So yes, I guess there'll be some selling, but not in the smooth manner you hope for. In both cases, to maintain the same level of accomodation being available to tenants, higher rents are required. Higher rents support higher HP's. Simple.

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You don't seem to understand the new regulations Fred. Here is a summary for you:

Landlord applies for license:

a. Landlord gets licence & is then compelled to make improvements that most tenants wouldn't want anyway. Higher costs, higher rents.

b. Landlord doesn't get license. These regs then stipulate that this landlord has no right to ask their tenants to leave. But an enforcement notice says they have to cease renting their place out. Catch 22, no right to evict tenants, yet the same govt is saying there is no right to collect rent. An impossible situation that leads to the council having to take over the property. The lender gets involved, does up the property, gets the license, kicks out the tenants & sells the property.

So yes, I guess there'll be some selling, but not in the smooth manner you hope for. In both cases, to maintain the same level of accomodation being available to tenants, higher rents are required. Higher rents support higher HP's. Simple.

No far more simple than that. Increased regs, is increased cost, is increased selling. VERY SIMPLE. Unless you are arguing that landlords will ignore increased costs without selling? Course many will, but pretty much by definition it'll happen... a few will sell. May lead to falling prices and others selling for that knock on reason.

(I am a landlord by the way, just

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Seriously, why would I care? You're suggesting higher rents will lead to higher IR's. Who cares if the result is that higher rents pay for higher IR's?

The impact of that scenario is up for argument. I argue that higher rents will mean that people like your will accept higher repayments and buy (therefore increasing prices) and that higher rents will encourage other landlords, therefore increasing prices.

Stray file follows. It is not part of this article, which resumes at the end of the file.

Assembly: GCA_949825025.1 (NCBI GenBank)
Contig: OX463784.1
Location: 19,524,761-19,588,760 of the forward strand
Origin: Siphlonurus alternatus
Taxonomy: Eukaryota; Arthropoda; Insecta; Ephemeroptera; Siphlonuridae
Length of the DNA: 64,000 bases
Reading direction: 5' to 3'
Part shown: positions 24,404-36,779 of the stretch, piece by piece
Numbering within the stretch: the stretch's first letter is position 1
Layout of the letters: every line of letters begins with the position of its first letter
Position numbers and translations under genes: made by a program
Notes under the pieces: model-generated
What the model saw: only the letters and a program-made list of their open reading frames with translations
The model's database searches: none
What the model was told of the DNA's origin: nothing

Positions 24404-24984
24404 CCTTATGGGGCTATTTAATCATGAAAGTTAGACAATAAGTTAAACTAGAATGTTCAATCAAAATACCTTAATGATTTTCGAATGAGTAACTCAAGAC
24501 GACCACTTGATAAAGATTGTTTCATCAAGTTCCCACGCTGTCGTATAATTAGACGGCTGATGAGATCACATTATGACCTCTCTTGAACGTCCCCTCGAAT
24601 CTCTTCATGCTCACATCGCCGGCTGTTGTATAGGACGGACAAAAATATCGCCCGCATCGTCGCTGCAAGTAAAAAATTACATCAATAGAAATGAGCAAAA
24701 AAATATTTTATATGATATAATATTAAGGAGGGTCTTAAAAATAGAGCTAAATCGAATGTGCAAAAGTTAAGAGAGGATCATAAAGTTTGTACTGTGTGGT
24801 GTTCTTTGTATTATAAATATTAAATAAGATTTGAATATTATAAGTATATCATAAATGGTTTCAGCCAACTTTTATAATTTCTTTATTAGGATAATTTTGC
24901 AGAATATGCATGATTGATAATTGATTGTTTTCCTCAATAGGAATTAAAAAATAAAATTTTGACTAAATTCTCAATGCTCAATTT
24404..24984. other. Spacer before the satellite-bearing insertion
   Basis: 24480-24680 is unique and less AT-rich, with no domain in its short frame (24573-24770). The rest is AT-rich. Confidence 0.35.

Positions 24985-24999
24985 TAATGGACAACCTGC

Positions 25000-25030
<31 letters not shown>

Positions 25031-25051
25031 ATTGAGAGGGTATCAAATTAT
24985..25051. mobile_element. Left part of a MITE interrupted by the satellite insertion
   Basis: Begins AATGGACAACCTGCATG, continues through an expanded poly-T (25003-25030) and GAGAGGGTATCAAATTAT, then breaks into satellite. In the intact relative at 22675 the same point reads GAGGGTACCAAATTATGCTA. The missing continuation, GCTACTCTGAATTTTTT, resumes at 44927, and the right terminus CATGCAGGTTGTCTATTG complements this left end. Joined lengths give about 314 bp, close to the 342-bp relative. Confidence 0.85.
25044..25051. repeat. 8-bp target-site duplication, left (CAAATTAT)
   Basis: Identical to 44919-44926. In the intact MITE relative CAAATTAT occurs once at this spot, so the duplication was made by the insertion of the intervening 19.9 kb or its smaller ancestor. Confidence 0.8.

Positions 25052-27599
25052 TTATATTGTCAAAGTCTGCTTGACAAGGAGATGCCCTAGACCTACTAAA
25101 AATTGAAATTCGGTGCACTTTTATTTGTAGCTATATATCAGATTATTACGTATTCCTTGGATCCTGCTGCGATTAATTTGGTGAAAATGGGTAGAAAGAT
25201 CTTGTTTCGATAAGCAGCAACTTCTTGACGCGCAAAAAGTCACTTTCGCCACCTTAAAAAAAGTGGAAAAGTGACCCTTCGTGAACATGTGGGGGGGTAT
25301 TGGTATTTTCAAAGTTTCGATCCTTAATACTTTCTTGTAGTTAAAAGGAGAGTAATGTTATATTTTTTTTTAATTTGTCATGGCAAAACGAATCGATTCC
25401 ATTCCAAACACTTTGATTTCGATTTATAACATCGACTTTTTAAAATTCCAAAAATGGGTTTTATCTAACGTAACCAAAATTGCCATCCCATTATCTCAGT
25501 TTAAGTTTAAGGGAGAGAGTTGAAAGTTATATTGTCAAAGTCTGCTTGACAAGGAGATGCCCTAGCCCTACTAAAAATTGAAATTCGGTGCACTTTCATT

The only loser here is the tenant, who has a choice of higher rents, or higher repayments if they buy.

You hit on a very important point (and don't even realise it). These regs apply to ALL HMO's. It's only the larger ones that need licensing. So even a 2 bedroom flat is subject to the same rules, but won't initially be policed.

I for one am very suprised that lenders haven't realised the threat to their money that a council taking over the management of a badly run property poses. Council's are about as wasteful an institution we human beings can produce. Once they get their rip off contractors round to sort out these minor problems, very little money will be left for the lenders.

There is a genuine risk of things going pear shaped for tenants, landlords and banks.

TTRTR, higher IRs in response to inflationary pressures would hit the majority of mortgage holders who're on variable rates........eg IRs up from 5% to 7.5% means payments on an interest only mortgage go up by 50%!............rents would only rise more-or-less in line with incomes say 10%........so you'd be hit in the short term if you're highly geared...............

but once the high IRs subsided you'd be receiving higher rents but be back on the old lower IRs.

High inflation greatly shortens the length of the boom/bust cycle in property.....

BTW, TTRTR I think you're mad sticking with variable rate (BOE+ 0.74%, isn't it?) mortgages on your 8 houses in Wandsworth.....

The financial markets have written off inflation completely ...not just for the next 5 years but for the next 25 years!...........because they're offering 5.5% APR on 30 year fixed rates..........and my gut feeling is they've jumped the gun ....the rates they're offering on fixes are determined by bond yields which reflect their expectations of future IRs...........

I feel that inflation will eventually re-establish itself and you should bite their hands off right now if they're offering 5.5% APR fixed for 15, 20 or 25 years..............

Edited by Michael

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Additional regulation by this Government has led to cost increases.......period.

NHS

Jobcentres

Tube

Buses

Trains

Sellers Pack

Its a grand job creation scheme, councils rub their hands with glee whenever they get a new directive backed up by legislation. Adverts in the paper will abound. "Wanted HMO police 80K per annum, relatives only need apply".

Edited by laurejon